“That was really the first time in, by then, my pretty long career that I had ever heard ‘hold the presses’ with respect to me,” she adds.
The “pretty long career” that stretched from Cambridge to Washington was marked by unusual opportunities and shifting gender dynamics.
After graduating from Radcliffe in 1968, Greenhouse became a clerk for James B. Reston, a New York Times columnist who was then chief of the Times’s Washington, D.C. bureau. According to Greenhouse, the “thick skin” she developed as a woman at The Crimson was helpful in transitioning to her professional career.
“If anything, the Times was a more macho place than The Crimson had ever been,” Greenhouse says. “It certainly was not a warm and fuzzy place, and it never was, and it’s never going to be.”
“I would sort of say to myself, ‘Okay, I didn’t screw up today. That means chances are I won’t screw up tomorrow, or the next week,’” she adds.
Because of Reston’s sudden elevation to the office of bureau chief and the large staff that came with the position, Greenhouse was often able to freelance and pursue publication as a clerk, an opportunity she called “quite anomalous.”
“It was extremely helpful to me to basically make my way around the different parts of the newsroom peddling my ideas, just hoping to get the go-ahead to write this and that. It was quite a productive learning curve for me that year,” Greenhouse says.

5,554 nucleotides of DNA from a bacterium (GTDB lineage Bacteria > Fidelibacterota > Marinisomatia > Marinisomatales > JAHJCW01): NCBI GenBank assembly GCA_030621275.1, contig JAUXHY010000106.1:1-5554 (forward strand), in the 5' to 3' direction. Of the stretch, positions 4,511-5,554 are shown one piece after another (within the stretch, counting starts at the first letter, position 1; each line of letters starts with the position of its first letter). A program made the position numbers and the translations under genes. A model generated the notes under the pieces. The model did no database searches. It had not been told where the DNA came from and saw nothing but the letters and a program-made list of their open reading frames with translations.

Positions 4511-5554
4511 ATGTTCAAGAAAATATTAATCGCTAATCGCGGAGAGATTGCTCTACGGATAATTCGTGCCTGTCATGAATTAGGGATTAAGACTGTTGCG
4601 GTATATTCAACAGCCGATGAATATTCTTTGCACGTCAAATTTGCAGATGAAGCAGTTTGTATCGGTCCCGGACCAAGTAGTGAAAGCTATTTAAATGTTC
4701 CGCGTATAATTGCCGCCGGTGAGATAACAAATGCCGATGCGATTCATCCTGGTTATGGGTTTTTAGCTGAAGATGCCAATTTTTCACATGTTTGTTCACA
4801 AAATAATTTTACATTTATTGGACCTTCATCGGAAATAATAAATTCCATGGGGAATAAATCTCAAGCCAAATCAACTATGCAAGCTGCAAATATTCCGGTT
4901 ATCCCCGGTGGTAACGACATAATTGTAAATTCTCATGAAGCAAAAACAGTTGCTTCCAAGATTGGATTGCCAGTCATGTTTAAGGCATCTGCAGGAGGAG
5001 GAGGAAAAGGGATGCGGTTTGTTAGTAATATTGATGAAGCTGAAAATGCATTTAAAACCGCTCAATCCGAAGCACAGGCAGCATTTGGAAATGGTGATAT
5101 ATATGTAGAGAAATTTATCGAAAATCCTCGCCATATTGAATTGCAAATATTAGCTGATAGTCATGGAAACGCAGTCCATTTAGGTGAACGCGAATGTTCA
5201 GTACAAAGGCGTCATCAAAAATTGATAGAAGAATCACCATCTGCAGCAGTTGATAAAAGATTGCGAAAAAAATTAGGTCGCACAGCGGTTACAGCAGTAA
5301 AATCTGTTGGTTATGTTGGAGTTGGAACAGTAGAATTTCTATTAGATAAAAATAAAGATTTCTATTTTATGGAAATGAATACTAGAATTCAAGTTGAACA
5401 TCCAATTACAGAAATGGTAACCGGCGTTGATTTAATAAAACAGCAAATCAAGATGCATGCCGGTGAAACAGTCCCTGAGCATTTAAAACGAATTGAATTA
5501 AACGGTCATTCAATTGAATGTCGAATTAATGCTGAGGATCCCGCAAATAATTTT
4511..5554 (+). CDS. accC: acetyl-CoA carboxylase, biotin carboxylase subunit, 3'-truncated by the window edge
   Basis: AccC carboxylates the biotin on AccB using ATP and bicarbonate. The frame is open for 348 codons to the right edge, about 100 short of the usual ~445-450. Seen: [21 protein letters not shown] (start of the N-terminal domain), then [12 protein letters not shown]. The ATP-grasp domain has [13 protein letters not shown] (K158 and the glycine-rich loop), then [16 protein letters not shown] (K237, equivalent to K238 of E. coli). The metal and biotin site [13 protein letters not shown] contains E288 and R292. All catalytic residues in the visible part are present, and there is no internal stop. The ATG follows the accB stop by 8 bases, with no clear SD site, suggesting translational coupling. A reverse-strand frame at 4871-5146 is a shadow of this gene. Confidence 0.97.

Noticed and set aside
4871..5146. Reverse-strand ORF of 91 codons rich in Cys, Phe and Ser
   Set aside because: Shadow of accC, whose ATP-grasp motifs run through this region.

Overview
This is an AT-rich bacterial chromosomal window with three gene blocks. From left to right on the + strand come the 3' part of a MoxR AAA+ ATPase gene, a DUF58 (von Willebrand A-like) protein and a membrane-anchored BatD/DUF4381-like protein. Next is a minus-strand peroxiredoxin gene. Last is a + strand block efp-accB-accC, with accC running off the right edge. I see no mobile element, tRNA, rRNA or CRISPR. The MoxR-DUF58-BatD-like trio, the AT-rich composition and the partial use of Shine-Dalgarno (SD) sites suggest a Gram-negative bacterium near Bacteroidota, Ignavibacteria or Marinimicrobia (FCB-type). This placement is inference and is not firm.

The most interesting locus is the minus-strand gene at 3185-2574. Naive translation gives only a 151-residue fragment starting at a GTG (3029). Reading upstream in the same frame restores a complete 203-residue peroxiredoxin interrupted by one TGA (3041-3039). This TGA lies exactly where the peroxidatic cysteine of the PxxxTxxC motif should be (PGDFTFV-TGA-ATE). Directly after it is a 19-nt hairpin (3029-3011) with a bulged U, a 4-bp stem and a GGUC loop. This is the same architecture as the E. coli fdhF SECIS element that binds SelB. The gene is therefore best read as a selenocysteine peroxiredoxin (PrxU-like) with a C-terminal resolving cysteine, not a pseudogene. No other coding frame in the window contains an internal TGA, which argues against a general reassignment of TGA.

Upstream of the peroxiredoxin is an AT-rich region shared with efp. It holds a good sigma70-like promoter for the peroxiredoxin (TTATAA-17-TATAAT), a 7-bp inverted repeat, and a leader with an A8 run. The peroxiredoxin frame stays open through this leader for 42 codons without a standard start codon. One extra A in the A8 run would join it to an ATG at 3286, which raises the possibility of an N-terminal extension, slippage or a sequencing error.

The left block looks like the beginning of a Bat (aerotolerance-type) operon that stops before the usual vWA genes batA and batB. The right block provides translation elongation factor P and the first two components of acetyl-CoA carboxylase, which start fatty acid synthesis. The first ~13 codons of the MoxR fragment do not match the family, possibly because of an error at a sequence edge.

Being hired by Reston, “the great of Washington,” was a sign that Greenhouse was making strides even at the beginning of her career, according to Jones.
“That was a great clerkship to get,” Jones says. “You have to be at the top of your game to get that.”
After about a year of clerking, Greenhouse was promoted to general assignment reporter. From there, she rapidly rose through the ranks, working as a correspondent in Westchester County, then covering New York state government in Albany. After a stint as the Albany bureau chief and a one-year break to earn her master's degree at Yale Law School, she returned to the bureau where her career began, in Washington D.C.—this time, as a senior correspondent covering the Supreme Court.